In the previous article we talked about what PTR records, A records, and MX records are. This article will explain how misconfiguration of these DNS records could negatively impact the functionality of your Email Server.
Why PTR records are Important for Email Servers
Networks or servers may utilize PTR records to help determine whether a connection from a particular IP is wanted. This should be important to Email Server operators, as it could affect the ability to connect, and therefore the ability to send email. Having a PTR record that doesn’t look like unwanted traffic will improve your Email Server’s chances of successfully sending an email.
For example, IPs that do not have a PTR record configured will show up as ‘NXDOMAIN’ when a reverse DNS lookup is performed on that IP. Such IPs are considered not properly configured to be an Email Server. There is an extremely high chance when attempting to send email from an Email Server with no PTR record that it will be outright rejected by the receiving server. And rightfully so, as a large portion of devices infected with malware — specifically malware that enables it to send spam — happen to have no PTR records.
:~$ nslookup 188.8.131.52 ** server can't find 184.108.40.206.in-addr.arpa: NXDOMAIN
Merely having a PTR record also isn’t enough. PTR records often will reflect the type of network or device that is behind the IP. Home users will usually have a very particular PTR naming convention. Below is an example of a home user IP:
:~$ host 220.127.116.11 18.104.22.168.in-addr.arpa domain name pointer 64-46-8-84.dyn.novuscom.net.
The format of “ip.address.isp.domain” is a very common PTR naming convention for IPs purposed for home users. In this case, the ‘dyn’ in the PTR would infer that it is a dynamic IP. If you haven’t already, you should make sure the IP of your Email Server is NOT dynamic, as Email Servers should not be using dynamic IPs.
It’s fairly common that Email Servers will have the ability to check that the PTR does not look like a home user’s IP and perform an action (such as filtering or rejecting) based on this. Falling in a similar line of logic with not having a PTR record, a large portion of devices infected with malware happen to be home user devices. Therefore, it is important that the PTR of an IP running an Email Server is updated to a custom record that indicates the responsible party’s domain and that it is a server that will be sending email.
Why MX records are Important for Email Servers
MX records provide other Email Servers the information needed to properly reply to emails that it has received from remote sources by locating the correct Email Server that stores the email of the email address being replied to. Lacking an MX record could potentially affect email deliverability. MX records are considered optional by standards (RFC 5321), but today the majority of Email Servers will have an MX record.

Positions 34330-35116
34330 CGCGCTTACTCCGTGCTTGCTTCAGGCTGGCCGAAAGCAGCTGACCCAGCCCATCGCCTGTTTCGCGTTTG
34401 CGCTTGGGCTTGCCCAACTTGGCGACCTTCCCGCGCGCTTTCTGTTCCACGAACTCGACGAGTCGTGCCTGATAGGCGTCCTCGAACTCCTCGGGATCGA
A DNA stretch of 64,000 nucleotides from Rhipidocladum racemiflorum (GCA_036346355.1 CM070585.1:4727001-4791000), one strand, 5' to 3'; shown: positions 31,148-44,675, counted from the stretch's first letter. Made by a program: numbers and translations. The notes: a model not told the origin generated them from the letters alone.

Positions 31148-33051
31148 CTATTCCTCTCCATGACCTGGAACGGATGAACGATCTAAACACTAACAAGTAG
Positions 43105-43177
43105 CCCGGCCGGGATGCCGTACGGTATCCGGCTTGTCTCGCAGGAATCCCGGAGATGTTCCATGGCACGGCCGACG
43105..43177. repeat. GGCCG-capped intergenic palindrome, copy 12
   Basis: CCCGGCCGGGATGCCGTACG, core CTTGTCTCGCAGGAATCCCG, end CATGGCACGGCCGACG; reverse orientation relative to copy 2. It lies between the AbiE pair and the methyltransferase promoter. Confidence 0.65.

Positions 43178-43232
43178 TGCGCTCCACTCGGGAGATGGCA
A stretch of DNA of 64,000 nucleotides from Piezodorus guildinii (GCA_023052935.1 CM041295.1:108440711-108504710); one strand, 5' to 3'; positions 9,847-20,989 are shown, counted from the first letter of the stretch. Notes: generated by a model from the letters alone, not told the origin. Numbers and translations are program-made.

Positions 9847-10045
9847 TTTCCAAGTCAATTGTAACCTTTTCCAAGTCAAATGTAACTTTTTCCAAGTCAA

Some Email Servers have the ability to make an MX record lookup while in the process of receiving an email (viz. Simple Mail Transfer Protocol). Such a check could be done on the remote Email Server’s IP address, PTR record, or MAILFROM domain. Although it may not be that effective as a check for identifying unwanted email, it has been observed in the past that a decent amount of Spam comes from domains with no MX record. This observation could compel some Email Server operators to perform this check and action accordingly. Be aware that some Email Servers will make this check, even if you don’t necessarily believe that they *should*.
Why A records are Important for Email Servers
Since MX records are optional, if your Email Server does not have an MX record it won’t necessarily mean that you wouldn’t be able to receive email. The default action in this case is to attempt to deliver based on the A record of the domain of the email being replied to.
There is another case (albeit uncommon, nor recommended) where A records could affect email deliverability negatively. Some Email Server operators will check the A records in an email that it has received. This can be the domain in the PTR record, the MAILFROM address (SMTP), the From address (Email headers), or the domain of a URL in the body of the email.
What happens is that the IP addresses obtained from these A record checks will be checked against Real-Time Blackhole Lists (RBLs). Many RBLs discourage this type of check, as it requires a very specific type of RBL to make this check effective. However, it has been observed that despite this, some Email Server operators will use RBLs in this unintended way and filter or reject the email if they find an A record listed on an RBL. Again, even if you do not agree with this check, be aware that some Email Servers will make this check.
There are so many Email Servers out there in the world, operated by many different people. It shouldn’t be a surprise that these Email Server operators have different methods when it comes to accepting and filtering email, based on what they see in their part of the world. Since many small to medium sized Email Servers depend on being able to deliver to extremely large email services such as Gmail, they will be forced to conform with Gmail’s requirements for accepting email in order to keep clients happy.
Being aware of all of the little things that can affect your email deliverability (whether you agree with it or not) will help avoid future headaches.